Tuesday, January 22, 2013

National Bank of Canada

I do not own this stock of National Bank of Canada (TSX-NA, OTC-NTIOF). I have never covered this bank before, but I have heard good things about it. Some analysts are referring to Canada's big 6 banks and include this bank.

The first thing you have to ask yourself is, has this bank made any money for its shareholders. If you look at the past 5 and 10 years to the end of 2012, I find that it has make money for its shareholders and it has done better than the other banks.

The 5 and 10 year total return is 12.44% and 13.46% per year, respectively. The portion of this total return attributable to dividends is 4.32% and 4.35% per year, respectively. Dividends made ups 35% and 32% of the total return over these respective periods. The portion of this total return attributable to capital gain is 8.11 and 9.11% per year, respectively.

Has this bank done well in dividend growth? Dividends have grown at the rate of 6.2% and 12.72% per year over the past 5 and 10 years. This bank also stopped dividend increases from 2008 to 2010. The last dividend increase was for 5.1%. However, in both 2011 and 2012 dividends were increased twice during the year and the total increases were for 10.5% and 12.4%, respectively.

What about the Dividend Payout Ratios? The 5 year median DPR for earnings is 42% and for cash Flow is 38%. These are good DPRs for a bank. (See my site for information on Dividend Payout Ratios). Also, because these DPRs were so close, I decided to take a look at the Accrual Ratio and EPS/CF Ratio.

A caution is that the Accrual Ratio has been over 5% in the past and the EPS/CF Ratio has been over 1.00. Companies with continuously high Accrual Ratios and high EPS/CF Ratios tend not to do as well as companies that do not have these characteristics. This is from work done by Richard Sloan. If you are interested a couple of sites talk about this subject. See Smart Money site and Richard Sloan at Michigan Ross School of Business.

Both the Accrual Ratio and EPS/CF Ratio have been coming down in 2011 and 2012. The Accrual Ratio was good in 2012 at 0.47% and the EPS/CF had improved in 2012 to 0.91. The 5 year median Accrual Ratio is not bad at 3.8%. For this ratio you worry about values over 5%. The 5 year median EPS/CF is still a bit high at 0.91, but it is under 1.00.

If the Accrual ratio is positive and high, it might mean that the company is hiding some problem. It also might mean that the Cash Flow is not as good as it appears. It could also indicate that the company is bulking up its earnings with non-cash items. These ratios being high, just means to be cautious. It really does not tell you anything positively. They are coming down to better levels recently.

The outstanding shares have increased marginally (0.4%) over the past 5 years and decreased a bit (1.2%) over the past 10 years. The shares have increased due to stock options and acquisitions and have decreased due to share buy backs.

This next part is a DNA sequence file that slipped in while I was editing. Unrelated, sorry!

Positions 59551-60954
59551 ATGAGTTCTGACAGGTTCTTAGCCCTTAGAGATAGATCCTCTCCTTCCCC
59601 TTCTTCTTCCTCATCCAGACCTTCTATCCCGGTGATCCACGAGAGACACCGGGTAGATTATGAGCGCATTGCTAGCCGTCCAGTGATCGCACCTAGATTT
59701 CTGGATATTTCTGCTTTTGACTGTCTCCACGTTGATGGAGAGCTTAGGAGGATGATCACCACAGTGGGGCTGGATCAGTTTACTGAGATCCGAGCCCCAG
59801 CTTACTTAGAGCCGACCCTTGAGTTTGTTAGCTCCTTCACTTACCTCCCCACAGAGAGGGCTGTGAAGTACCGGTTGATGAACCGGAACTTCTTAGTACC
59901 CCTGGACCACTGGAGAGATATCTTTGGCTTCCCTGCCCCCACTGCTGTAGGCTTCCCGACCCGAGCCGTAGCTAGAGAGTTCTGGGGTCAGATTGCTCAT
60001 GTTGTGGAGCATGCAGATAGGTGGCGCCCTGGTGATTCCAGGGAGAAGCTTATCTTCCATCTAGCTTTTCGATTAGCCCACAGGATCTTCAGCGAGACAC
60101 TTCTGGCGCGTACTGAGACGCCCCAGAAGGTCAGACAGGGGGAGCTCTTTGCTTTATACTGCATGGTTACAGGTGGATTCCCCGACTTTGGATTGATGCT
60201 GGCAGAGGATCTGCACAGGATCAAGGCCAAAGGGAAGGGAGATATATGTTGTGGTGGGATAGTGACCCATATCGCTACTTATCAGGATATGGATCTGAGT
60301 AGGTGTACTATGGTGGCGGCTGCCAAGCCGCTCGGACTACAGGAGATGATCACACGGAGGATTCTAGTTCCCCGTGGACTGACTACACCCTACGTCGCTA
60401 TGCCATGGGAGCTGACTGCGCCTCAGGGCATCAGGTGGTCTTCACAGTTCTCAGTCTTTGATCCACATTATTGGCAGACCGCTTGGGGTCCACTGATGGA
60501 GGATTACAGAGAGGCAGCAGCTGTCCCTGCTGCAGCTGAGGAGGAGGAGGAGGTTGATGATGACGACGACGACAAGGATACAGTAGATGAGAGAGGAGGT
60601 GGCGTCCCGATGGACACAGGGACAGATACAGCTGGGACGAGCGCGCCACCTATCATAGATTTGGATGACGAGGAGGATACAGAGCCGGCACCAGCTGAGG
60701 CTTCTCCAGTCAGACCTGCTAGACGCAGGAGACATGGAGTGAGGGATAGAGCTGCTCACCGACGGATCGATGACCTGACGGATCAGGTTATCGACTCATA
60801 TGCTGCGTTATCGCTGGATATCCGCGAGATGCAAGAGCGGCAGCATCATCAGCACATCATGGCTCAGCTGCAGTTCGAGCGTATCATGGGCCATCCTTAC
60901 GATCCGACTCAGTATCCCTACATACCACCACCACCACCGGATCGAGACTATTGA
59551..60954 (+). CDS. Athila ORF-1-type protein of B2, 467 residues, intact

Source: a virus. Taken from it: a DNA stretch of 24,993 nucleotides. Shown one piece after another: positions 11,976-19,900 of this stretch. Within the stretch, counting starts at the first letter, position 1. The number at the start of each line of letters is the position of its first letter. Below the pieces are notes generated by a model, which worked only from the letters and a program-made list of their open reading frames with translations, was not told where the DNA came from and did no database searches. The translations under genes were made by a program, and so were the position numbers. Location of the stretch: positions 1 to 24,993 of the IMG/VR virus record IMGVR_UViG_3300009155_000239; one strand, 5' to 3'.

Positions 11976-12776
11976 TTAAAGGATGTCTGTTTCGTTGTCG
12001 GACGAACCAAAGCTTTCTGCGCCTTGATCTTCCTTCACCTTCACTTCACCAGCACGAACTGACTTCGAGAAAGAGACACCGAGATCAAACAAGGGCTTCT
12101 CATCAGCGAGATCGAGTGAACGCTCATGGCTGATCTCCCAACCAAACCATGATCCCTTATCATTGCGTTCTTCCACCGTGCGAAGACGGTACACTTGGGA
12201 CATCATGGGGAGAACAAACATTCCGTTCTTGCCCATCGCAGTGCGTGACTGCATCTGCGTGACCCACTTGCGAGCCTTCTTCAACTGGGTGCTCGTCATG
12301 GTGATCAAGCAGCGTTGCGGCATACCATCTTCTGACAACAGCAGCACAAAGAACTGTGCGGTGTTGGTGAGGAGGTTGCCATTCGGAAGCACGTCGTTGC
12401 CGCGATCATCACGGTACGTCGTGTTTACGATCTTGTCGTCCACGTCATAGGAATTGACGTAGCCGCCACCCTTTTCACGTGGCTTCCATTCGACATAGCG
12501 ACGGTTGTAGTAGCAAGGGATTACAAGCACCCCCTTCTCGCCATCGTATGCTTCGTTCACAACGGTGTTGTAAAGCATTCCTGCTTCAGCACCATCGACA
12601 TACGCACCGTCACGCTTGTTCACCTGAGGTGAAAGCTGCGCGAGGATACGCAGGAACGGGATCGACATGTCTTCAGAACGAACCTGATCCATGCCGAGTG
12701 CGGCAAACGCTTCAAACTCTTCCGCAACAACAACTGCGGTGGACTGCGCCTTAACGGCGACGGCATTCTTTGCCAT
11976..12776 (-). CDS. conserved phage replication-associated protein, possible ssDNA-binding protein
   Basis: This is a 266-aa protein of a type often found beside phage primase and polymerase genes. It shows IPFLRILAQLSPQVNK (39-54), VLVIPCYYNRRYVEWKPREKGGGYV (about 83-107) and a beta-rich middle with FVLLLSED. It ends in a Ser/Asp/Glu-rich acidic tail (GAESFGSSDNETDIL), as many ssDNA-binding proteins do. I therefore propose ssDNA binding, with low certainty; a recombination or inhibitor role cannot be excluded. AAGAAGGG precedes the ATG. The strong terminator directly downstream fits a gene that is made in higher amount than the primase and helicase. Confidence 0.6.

Over the past 5 and 10 years revenue has increased by 9.2% and 5.8% per year. Over the past 5 and 10 years revenue per share has increased by 8.7% and 7.1% per year. Earnings per Share have increased by 9% and 10.8% per year. Cash Flow per Share has increased by 8.6% and 7.1% per year.

I had originally reported that the Book Value per Share has not done as well, increasing by 3.6% and 5% per year. However, this is untrue and the BV has increased by 8.3% and 7.3% over the past 5 and 10 years. I have updated my spreadsheet.

The Return on Equity was very good for 2012 coming in at 25.3%. The 5 year median is also quite good at 18%. The ROE on comprehensive income for 2012 was lower by just over 4.9% coming in at 20.4%. You would like to have the ROE on both the net income and comprehensive income quite close and this is not that close.

When the ROE on comprehensive income is close to the ROE on net income, it tends to confirm the quality of the net income. The difference does not tell you a lot, but it is a caution warning.

The Liquidity Ratio and the Debt Ratios are normal for a bank coming in at 1.15 and 1.05 in 2012. However, the Leverage and Debt/Equity Ratios are rather high at 27.55 and 26.27. (You would expect them to be in the 15 to 20 range.) Not good.

This bank has done very well for its shareholders over the past 5 and 10 years. However, I am not putting this bank on my buy list. I like the banks I have presently, which are Bank of Montreal (TSX-BMO), Royal Bank (TSX-RY) and Toronto-Dominion Bank (TSX-TD). I do not need any more bank exposure in my portfolio.

National Bank of Canada provides financial services to consumers, small and medium-sized enterprises, and large corporations & has branches in every province in Canada. It is also represented in the U.S. and Europe through its subsidiaries and alliances. It is also represented in the U.S. and Europe through its subsidiaries and alliances. Its web site is here National Bank. See my spreadsheet at na.htm.

This blog is meant for educational purposes only, and is not to provide investment advice. Before making any investment decision, you should always do your own research or consult an investment professional. See my website for stocks followed and investment notes. Follow me on Twitter or StockTwits.

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